The case for slow content.

Have you had a meeting like this?

‘We want to do content right now,’ the Sales Director said.

‘We want to get it done quickly. We want to dominate the conversation.

Loads of content. Understand?’

I’ve had a few sales calls like this recently.

This one was getting worse.

‘We’re going to own the entire conversation around tech start-ups.

We’re going to do it with content.

We want at least four 2,000 word articles each week, yeah?’

I took a deep breath and began explaining to Mr Headset that this approach won’t work.

At least, not as quickly as he was expecting it to.

It made me think about slow content.

Why is everyone in such a hurry?

Brand projects take a year.

Website projects take months.

Why do we expect content projects to happen instantly?

If only content marketing were treated with the same respect as branding or web development.

Mr Headset saw content as something to tick off a list. The call made me feel cheap.

Stop treating your content writer like disposable razor.

A small plea from me to all marketing directors, business owners or content managers.

If you hire a content writer to help you, treat that person as your equal.

Content writers have a tough job to do.

We do a job that *everyone thinks is easy* but is actually very hard.

Good content takes time, research and thought.

Great content speaks to your customer and answers their sales questions, so you don’t have to.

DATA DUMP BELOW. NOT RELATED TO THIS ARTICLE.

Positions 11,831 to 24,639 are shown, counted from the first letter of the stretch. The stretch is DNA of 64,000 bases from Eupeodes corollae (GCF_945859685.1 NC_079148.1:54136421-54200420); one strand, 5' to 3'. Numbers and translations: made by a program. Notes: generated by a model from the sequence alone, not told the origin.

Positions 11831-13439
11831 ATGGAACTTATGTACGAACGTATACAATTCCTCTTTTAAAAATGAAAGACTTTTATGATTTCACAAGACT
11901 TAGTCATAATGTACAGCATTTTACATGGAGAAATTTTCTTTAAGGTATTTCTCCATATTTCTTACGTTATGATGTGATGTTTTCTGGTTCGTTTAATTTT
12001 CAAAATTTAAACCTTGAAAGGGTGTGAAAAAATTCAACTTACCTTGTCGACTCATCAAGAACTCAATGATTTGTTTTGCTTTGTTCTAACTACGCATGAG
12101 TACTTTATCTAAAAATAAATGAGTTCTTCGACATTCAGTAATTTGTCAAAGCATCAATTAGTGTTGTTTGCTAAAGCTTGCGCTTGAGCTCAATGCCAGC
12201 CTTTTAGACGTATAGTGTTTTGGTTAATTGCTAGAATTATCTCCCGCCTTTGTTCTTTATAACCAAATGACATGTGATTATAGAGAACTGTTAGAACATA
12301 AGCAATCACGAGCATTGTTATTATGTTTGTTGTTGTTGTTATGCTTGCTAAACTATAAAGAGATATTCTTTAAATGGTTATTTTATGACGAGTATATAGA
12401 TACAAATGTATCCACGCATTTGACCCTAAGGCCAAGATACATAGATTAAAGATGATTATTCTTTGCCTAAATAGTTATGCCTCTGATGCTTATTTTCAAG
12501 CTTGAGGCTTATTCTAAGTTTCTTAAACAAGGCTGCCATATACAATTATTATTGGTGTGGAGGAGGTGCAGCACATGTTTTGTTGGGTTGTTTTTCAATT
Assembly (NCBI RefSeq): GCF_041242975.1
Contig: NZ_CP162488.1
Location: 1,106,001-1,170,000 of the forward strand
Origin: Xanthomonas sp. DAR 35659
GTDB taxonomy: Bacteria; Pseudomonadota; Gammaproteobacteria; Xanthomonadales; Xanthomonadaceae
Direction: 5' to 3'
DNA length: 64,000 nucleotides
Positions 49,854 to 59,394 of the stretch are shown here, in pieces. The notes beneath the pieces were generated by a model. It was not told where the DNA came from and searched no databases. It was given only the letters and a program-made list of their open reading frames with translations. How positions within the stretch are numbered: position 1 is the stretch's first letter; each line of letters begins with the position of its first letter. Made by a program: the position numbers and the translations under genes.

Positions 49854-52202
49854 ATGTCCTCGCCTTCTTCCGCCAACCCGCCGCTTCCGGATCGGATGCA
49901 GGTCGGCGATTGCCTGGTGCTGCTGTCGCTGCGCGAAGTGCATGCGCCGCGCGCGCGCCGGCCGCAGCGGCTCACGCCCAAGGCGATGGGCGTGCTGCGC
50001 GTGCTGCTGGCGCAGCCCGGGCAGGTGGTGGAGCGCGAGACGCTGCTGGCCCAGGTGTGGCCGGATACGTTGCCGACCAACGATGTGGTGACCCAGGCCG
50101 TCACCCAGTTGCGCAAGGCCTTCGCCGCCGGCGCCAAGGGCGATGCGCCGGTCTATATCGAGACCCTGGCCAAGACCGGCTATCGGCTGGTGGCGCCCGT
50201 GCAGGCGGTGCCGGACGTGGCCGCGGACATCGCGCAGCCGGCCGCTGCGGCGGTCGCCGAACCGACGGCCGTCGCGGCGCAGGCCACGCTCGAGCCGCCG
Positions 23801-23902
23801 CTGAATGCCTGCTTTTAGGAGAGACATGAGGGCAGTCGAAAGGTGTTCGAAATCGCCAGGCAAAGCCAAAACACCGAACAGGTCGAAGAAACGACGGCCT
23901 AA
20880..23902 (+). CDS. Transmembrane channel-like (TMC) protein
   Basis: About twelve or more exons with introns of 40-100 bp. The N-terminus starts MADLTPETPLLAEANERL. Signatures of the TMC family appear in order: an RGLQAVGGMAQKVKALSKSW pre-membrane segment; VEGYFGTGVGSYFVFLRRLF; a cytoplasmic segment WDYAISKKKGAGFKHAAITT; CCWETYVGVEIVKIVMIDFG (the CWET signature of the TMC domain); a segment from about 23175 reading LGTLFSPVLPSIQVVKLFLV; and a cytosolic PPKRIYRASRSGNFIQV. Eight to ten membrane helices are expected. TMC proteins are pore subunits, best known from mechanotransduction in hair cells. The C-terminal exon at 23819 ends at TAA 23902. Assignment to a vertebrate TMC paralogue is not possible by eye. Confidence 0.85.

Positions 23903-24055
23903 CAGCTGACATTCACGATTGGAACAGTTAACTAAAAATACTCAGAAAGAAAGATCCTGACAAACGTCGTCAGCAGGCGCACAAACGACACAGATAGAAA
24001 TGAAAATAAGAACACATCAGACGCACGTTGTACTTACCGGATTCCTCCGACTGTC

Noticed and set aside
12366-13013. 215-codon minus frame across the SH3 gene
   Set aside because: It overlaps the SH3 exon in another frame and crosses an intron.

Brilliant content makes your business memorable, easy to recognise and wins you new clients.

Why are we all in such a massive hurry to ‘do’ content?

Content marketing isn’t something you ‘do.’

Be realistic, please.

Your readers don’t want to hear from you 5 times a week.

They don’t need a 2,000 word essay every other day.

Content takes time, planning and thought.

What do you really want to say?

How could you spread this message out, over weeks and months?

Does content marketing have to be ‘all at once?’

Let’s treat content with the same respect as other types of marketing.

During lockdown I’ve been lucky enough to spend time with my husband and daughter. I’ve been outside in the garden more and eaten *almost* healthily.

I also fired a few clients.

Mainly because, over time, they had stopped treating me with respect. I became a disposable part of their bathroom drawer, not a valued team member.

A marketing manager’s prayer.

I will pay my content writer on time.

I won’t cancel meetings at a moment’s notice.

I will accept the limitations of a person’s capacity – that might mean taking my content project slowly.

I will give content marketing the same respect and care as I would a new website build, a rebrand or a digital campaign.

Thank you, on behalf of all beleaguered content writers.